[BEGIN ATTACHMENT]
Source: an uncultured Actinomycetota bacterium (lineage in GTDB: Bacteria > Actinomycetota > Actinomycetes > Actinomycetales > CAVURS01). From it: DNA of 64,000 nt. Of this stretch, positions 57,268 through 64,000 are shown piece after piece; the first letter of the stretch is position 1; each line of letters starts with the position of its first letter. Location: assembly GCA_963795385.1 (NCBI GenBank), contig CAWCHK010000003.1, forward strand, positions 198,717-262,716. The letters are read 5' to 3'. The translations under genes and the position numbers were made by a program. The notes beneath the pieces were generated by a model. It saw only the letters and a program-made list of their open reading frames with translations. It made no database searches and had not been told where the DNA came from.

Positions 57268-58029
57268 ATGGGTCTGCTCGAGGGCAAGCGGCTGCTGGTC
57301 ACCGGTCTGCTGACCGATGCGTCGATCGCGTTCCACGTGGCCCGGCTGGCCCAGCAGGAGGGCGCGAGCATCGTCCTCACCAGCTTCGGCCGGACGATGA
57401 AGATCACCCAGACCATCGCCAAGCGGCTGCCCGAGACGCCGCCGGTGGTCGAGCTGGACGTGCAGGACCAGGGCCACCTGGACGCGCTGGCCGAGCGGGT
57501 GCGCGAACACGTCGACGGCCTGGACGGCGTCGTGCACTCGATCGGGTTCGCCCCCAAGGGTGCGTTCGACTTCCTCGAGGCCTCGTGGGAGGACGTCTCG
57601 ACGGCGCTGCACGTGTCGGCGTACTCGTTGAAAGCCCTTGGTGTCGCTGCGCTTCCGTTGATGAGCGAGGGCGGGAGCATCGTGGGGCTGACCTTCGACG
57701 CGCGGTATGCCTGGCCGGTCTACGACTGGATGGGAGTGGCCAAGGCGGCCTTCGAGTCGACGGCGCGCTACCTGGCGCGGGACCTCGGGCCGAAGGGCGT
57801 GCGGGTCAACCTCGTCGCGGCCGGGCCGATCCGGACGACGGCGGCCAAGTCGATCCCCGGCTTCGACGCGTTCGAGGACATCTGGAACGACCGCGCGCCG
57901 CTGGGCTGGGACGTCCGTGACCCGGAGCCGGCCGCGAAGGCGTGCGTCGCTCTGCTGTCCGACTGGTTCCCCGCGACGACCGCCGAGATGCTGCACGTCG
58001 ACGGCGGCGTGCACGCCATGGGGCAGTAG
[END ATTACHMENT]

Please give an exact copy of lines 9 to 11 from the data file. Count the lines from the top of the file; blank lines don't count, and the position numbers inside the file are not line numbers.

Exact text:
57801 GCGGGTCAACCTCGTCGCGGCCGGGCCGATCCGGACGACGGCGGCCAAGTCGATCCCCGGCTTCGACGCGTTCGAGGACATCTGGAACGACCGCGCGCCG
57901 CTGGGCTGGGACGTCCGTGACCCGGAGCCGGCCGCGAAGGCGTGCGTCGCTCTGCTGTCCGACTGGTTCCCCGCGACGACCGCCGAGATGCTGCACGTCG
58001 ACGGCGGCGTGCACGCCATGGGGCAGTAG